The original contract is formulated in terms of deontic modalities, i.e., in terms of permissions, obligations and related concepts. A shortcoming of specifying this smart contract in temporal logic (and using it to synthesize FSM model) is not tracking these modalities: given a sequence of actions there is no easy way to figure out permissions and obligations of contractual parties. On the other hand, the resulting representation is efficient, which is important in case of on-chain deployment, and could be used to determine whether or not the given sequence of actions leads to contract termination.

4 Conclusion and discussion

We argue that automated program synthesis could find more applications for smart contract generation as they often have simpler structure than general purpose programs and it is an open research question whether a Turing-complete language is necessary for smart contract programming. We would like to draw attention of the community to the problem of automatic synthesis of smart contracts. We provided several case studies to show that LTL synthesis can be applied to generate FSM models for smart contracts of some types. In these models input events correspond to smart contract methods and output actions correspond to these methods’ implementation. Generated FSM models can further be used to obtain programs that are correct with respect to some formal temporal properties.

Our approach can be straightforwardly extended for systems of interacting smart contracts and used to specify, synthesize and verify them. Another interesting method to extend the supported class of verified properties is to incorporate source-level formal verification techniques. Output actions in synthesized FMSs correspond to smart contract methods, hence we can use other verification frameworks to prove source-level properties about these methods and combine them with temporal properties of FSM models itself.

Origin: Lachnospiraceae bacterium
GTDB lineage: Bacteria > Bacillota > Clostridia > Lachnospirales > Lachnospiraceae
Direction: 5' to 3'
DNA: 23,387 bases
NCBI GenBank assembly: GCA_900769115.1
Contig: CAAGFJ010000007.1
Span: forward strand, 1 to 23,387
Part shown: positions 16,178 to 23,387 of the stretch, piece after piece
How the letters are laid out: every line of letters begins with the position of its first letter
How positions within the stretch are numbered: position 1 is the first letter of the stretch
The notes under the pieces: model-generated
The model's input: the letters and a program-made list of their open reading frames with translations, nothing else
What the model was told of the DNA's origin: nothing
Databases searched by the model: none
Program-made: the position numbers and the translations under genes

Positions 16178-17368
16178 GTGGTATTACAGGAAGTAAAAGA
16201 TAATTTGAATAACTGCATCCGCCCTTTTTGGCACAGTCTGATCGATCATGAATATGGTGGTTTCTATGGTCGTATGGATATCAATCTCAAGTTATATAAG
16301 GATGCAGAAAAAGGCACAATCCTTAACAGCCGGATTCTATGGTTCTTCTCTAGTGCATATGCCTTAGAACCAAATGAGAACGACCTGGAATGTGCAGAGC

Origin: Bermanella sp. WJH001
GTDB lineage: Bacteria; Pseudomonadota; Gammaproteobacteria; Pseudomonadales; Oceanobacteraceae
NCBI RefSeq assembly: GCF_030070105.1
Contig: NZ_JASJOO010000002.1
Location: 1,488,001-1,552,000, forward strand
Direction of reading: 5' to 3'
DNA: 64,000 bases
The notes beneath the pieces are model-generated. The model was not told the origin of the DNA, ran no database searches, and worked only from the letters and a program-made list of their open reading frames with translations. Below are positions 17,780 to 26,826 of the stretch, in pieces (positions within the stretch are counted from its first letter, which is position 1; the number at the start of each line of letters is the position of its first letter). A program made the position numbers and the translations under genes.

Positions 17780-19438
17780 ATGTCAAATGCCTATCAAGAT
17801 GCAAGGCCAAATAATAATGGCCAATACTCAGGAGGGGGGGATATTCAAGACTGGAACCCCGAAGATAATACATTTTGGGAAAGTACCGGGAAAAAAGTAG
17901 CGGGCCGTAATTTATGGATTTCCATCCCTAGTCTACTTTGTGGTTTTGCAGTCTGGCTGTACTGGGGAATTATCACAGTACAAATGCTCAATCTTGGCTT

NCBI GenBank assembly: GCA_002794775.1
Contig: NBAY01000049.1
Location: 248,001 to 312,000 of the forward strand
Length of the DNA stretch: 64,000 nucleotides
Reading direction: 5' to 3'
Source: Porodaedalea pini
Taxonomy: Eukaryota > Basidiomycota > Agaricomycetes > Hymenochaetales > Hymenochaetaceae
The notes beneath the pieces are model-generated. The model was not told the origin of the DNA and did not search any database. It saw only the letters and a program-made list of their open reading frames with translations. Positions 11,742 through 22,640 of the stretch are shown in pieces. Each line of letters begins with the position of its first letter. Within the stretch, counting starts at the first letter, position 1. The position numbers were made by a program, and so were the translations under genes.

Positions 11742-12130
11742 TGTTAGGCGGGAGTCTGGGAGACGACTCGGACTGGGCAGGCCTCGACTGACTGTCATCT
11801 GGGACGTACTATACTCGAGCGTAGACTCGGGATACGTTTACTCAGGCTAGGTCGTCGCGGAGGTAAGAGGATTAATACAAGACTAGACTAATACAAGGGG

In practice smart contracts receive, hold and send coins and transaction execution costs some amount of gas. It is important to be able to use these concepts to formulate properties of interest about smart contracts. Hence, other possibilities for future work include using SAT or SMT to encode such concepts and extending specification language to incorporate these.

A drawback of using LTL synthesis is that LTL is not expressive enough to formulate properties of kind “ can happen infinitely often (while has not happened)”. For example the formula in CTL can be used to state that there is a path on which always holds. However this problem can be easily mitigated by specifying test scenarios in which repeats times, where is greater than the number of transitions of FSM to be generated.

Despite the simple remedy for the above problem we believe that a more suitable formal system to specify smart contracts is yet to be identified. It is an interesting research question: how to strike a balance between simplicity and expressivity of this system to allow effective synthesis of practical smart contracts.

Acknowledgments

The authors would like to thank Igor Buzhinsky and Daniil Chivilikhin for their feedback. This work was supported by the Government of Russia (Grant 08-08).

References

  • [1] K. Bhargavan, A. Delignat-Lavaud, C. Fournet, A. Gollamudi, G. Gonthier, N. Kobeissi, N. Kulatova, A. Rastogi, T. Sibut-Pinote, N. Swamy et al., “Formal verification of smart contracts: Short paper,” in Proceedings of the 2016 ACM Workshop on Programming Languages and Analysis for Security.   ACM, 2016, pp. 91–96.
  • [2] L. Luu, D.-H. Chu, H. Olickel, P. Saxena, and A. Hobor, “Making smart contracts smarter,” in Proceedings of the 2016 ACM SIGSAC Conference on Computer and Communications Security.   ACM, 2016, pp. 254–269.